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4 posts tagged iis

IIS 7.x “404 - File or directory not found” for .iso image files

If you get the following message when trying to download an .iso disc image from IIS 7/7.5…

404 - File or directory not found.

The resource you are looking for might have been removed, had its name changed, or is temporarily unavailable.

You just need to add the MIMI type. To do this, open IIS Manager, select the server on the left, open MIME Types…

Then on the top right click Add > File name extension: .iso
MIME Type: application/octet-stream

The file should now download properly. 

Using ASP.Net Forms Authentication on Load Balanced Servers

We recently started using HAProxy to load balance between two application servers for both HTTP and HTTPS traffic. It was really easy to get working, has worked great so far and we’re really pleased with it. The only issue we had was with our login cookies, which are set via FormsAuth, as when logging in our visitors use HTTPS and might get a different server to the one they were ‘stuck’ to with HTTP which uses a cookie to ensure the same server. HAProxy can’t read a cookie from an SSL stream as the connection isn’t terminated at the proxy, it is still terminated at the web application server (you can end HTTPS connections at the proxy by installing a webserver on it as well though). For us this was an easy fix however. 

From the Microsoft article on FormsAuth:

If you deploy your application in a Web farm, you must ensure that the configuration files on each server share the same value for validationKey and decryptionKey, which are used for hashing and decryption respectively. This is required because you cannot guarantee which server will handle successive requests.

With manually generated key values, the <machineKey> settings should be similar to the following example.


If you want to isolate your application from other applications on the same server, place the <machineKey> in the Web.config file for each application on each server in the farm. Ensure that you use separate key values for each application, but duplicate each application’s keys across all servers in the farm.

To generate a Machine Key, simply go to this handy webpage and generate a new key. You can then either add it just after the <system.webelement to your application’s local web.config or to the root web.config which will be in your .Net installation folder (something like C:\Windows\Microsoft.NET\Framework64\v4.0.30319\Config).

After you have done this on all your servers, you can check them all by going into IIS and selecting Machine Key where you can see if each server is using the correct keys.

However, after doing this it still wasn’t working for us. After a little digging about we realised we hadn’t installed any Windows Updates on the new server. I think it was specifically this one that was stopping it working, but after a full update and a reboot it all worked just fine.

Add a virtual directory to multiple sites in IIS 7.x using PowerShell.

Someone needed to add virtual directory to a few dozen sites in IIS, so I wrote them a little script to do it. To use it save the code below as something like ‘CreateVirDirs.ps1’, open a Powershell prompt with administrator rights, cd to the directory you saved it in and then execute it with .\CreateVirDirs.ps1

Import-Module WebAdministration

$sites = Get-Childitem 'IIS:\Sites'
$name = "NewVirtualDirectory"
$vdPath = "D:\Temp"

foreach ($site in $sites) {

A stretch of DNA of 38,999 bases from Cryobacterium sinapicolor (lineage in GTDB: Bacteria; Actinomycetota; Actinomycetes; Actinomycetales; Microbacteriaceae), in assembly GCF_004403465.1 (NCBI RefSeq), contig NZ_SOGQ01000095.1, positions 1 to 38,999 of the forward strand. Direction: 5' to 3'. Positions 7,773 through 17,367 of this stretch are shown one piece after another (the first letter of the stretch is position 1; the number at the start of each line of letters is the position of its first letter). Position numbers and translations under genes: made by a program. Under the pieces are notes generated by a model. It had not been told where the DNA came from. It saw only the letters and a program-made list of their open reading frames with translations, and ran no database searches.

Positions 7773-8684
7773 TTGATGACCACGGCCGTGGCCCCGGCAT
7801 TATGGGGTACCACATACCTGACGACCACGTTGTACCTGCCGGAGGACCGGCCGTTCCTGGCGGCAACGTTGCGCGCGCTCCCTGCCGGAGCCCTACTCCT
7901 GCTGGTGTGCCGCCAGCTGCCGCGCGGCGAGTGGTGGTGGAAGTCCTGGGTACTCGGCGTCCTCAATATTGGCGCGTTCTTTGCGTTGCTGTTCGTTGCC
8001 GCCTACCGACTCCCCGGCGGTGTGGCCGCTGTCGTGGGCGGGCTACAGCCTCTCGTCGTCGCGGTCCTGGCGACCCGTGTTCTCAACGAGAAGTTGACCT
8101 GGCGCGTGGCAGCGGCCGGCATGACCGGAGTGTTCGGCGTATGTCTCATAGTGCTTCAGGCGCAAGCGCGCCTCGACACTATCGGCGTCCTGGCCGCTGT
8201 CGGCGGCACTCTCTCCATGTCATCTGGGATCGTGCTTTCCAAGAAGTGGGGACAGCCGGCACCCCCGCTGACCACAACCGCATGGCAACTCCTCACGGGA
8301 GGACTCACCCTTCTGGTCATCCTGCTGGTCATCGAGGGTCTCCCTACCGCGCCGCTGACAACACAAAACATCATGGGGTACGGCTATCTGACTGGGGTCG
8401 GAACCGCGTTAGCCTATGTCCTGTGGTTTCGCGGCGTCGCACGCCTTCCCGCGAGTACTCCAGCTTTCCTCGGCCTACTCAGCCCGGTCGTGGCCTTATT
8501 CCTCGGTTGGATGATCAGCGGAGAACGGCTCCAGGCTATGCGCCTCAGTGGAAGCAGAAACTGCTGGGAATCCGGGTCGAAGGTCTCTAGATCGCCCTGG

$path = 'IIS:\Sites\' + $site.Name + '\' + $name
    New-Item $path -type VirtualDirectory -physicalPath $vdPath
    Write-Output $path

You should get output like:

PS D:\> .\CreateVirDirs.ps1

Name                                                        PhysicalPath
----                                                        ------------
NewVirtualDirectory                                         D:\Temp
IIS:\Sites\Default Web Site\NewVirtualDirectory
NewVirtualDirectory                                         D:\Temp
NewVirtualDirectory                                         D:\Temp
IIS:\Sites\Some Other Site\NewVirtualDirectory

That will add the virtual directory to every site in IIS, but you can limit it quite easily which is explained here. If you get an error due to not having the WebAdministration module, this might be of some use. Hope that helps!

MJ12bot and blocking web crawlers with IIS 7

Our web servers were recently getting hit pretty hard by web crawler bots that simply ignore your Robots.txt file. We were getting hit especially hard by a bot called MJ12bot, which is supposed to be for a distributed search engine which they say lives in an alpha state at search.majestic12.co.uk (at the time of writing that is down). It seems they get people to run their SETI@Home like software that uses your power, CPU and bandwidth to help them build what they say is a distributed search engine. What they definitely are doing with the data at present is running a SEO business, that tells you how many back-links you have, etc. via what seems to be the huge index that they have built via people donating their computing resources. 

We use Windows 2008 R2, so the solution for us was to block these crawlers via their user agent (easily done with Apache as well). To do so, open your site in IIS 7 and select the URL Rewrite module (you may have to add this via the Add/Remove Windows Features tool). Select Add Rule (in the top right) and then select ‘Blank rule’. Set you’re new rule up like the image below shows…

And add a condition like the one below…

Our regex string is “MJ12bot|soso|baidu|youdao|NaverBot|Yeti|ichiro|moget|sogou|Speedy”, however you may want to include Yandex in that as well. I’ve just removed them as they emailed us asking us to allow them to index our site and said that they obey Robots.txt rules, such as crawl-rate and disallow. 


Steve from Majestic12 has posted a detailed response regarding MJ12bot below